REFLECTION FOR THE 21ST SUNDAY IN ORDINARY TIME (YEAR C)
REV. FR. BONIFACE NKEM ANUSIEM PH.D.
Many children today are so entitled that they may not understand what it means to receive discipline from parents and teachers for good. Many may not know about the home or school disciplinary measures like “naughty corner” or “time out,” which deter children from misbehavior and improve their attention to rules and regulations.
Back in the day, the sight of a cane spoke louder than verbal instructions, and compliance with rules and regulations was more seamless. Today, discipline seems to have disappeared from the lexicon of child upbringing as parents now take orders from their children, and everyone seems to be okay with that.
The scripture says, “Whoever spares the rod hates their children, but the one who loves their children is careful to discipline them” (Proverbs 13:24). By the way, the “cane or rod” could be symbolic as there are other ways of achieving discipline apart from the physical use of a cane.
Discipline is not Punishment
“Discipline” comes from the Latin “discipulus,” a pupil, student, or disciple. Therefore, it refers to anyone who is in training. So, discipline is an act of training to the end that the trainee (disciple) learns to conform to some specified patterns, rules, behaviors, or characteristics.
On the other hand, punishment entails inflicting injury on another person because of an offense. Unlike discipline, the purpose of punishment is to hinder or bring pain to the recipient and not to correct or train them to improve. Punishment is when we receive the negative consequences of our actions, while discipline is when we are fixed for falling short of our expectations to the end that we do better.
God Disciplines with Trials but with Love
The Second Reading of this Sunday (Hebrews 12:5-7, 11-13) is a reference to a passage in the Book of Proverbs (3:11-12) that tells us not to despise the Lord’s discipline because He disciplines those He loves as a father would train a son in whom he delights.
One would be right to wonder how our caring and loving God would allow his children to go through some trials as proof of His love. Notice that a child cannot run until she learns to stand and walk, which involves a lot of rising and falling, which parents and caregivers want the child to develop fully.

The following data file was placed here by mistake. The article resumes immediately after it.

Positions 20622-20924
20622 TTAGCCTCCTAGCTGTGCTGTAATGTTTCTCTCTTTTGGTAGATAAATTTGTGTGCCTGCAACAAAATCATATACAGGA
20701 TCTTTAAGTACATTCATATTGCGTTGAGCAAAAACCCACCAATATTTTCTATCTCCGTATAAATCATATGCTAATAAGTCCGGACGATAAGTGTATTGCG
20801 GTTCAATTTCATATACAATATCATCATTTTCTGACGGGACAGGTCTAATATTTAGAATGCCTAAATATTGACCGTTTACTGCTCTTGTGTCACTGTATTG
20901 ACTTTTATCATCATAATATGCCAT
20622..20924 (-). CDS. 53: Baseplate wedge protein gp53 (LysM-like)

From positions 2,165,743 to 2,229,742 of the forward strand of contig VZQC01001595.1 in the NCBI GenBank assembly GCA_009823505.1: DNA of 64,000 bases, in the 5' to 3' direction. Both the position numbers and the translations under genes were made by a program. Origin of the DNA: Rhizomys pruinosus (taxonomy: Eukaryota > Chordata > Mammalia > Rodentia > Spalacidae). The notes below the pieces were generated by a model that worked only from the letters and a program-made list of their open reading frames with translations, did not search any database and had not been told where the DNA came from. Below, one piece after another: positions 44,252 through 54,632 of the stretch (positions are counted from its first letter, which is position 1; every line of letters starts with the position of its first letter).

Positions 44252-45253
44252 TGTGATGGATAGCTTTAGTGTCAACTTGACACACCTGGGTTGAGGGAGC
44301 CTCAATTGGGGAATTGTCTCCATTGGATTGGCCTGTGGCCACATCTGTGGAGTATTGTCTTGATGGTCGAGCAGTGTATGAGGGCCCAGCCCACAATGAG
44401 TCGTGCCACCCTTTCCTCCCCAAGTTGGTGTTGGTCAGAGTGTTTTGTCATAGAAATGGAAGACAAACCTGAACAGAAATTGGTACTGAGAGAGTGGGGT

Discipline involves trials which in turn train us. David raises a voice of praise, saying: “Praise be to the LORD my Rock, who trains my hands for war, my fingers for battle (Psalm 144:1). We know that training takes time and energy; we may even fall and get bruised in the process. But the good news is that we come out trained and built.
There is no Salvation without Discipline
In the Gospel Reading today (Luke 13:22-30), our Lord Jesus Christ advised someone who asked if only a few people would be saved to strive to enter through the narrow gate, for many would attempt to enter but would not be strong enough. Why? Because they did not receive enough training or discipline.
Notice that the gate is narrow, meaning whoever wishes to enter the gate must be of a size proportional to the narrow gate. In this situation, those who can enter are those who can follow and accept the discipline of the Lord, which comes through some of the trials that bring out the best in us.
Salvation is not an award for Christians but rather a reward for those who willfully submit themselves to the Lord’s discipline. We enter the school of discipline when we strive to know God better. The Book of Proverbs (12:1) tells us that whoever loves discipline loves knowledge, but he hates reproof is stupid. We also follow the Lord’s discipline when we disengage from sin (Isaiah 1:16, 18).
Moving Forward! Submit to God’s Discipline
In our world today, we have Christians who do not want to be like Christ. Recall that the Letter to the Hebrews (5:8) tells us that though Jesus was Son, he learned to obedience through suffering (discipline), and being made perfect, he became the source of salvation for all who obey him.
I do not know where you could be at this point in your life. Maybe what you are experiencing now is your journey through divine discipline. So, instead of complaining about your situation, be patient in your tribulations and constant in prayers (Romans 12:12). Remember that God disciplines those He loves, and the ultimate goal is you are be able to pass through the narrow gate.
God Bless you!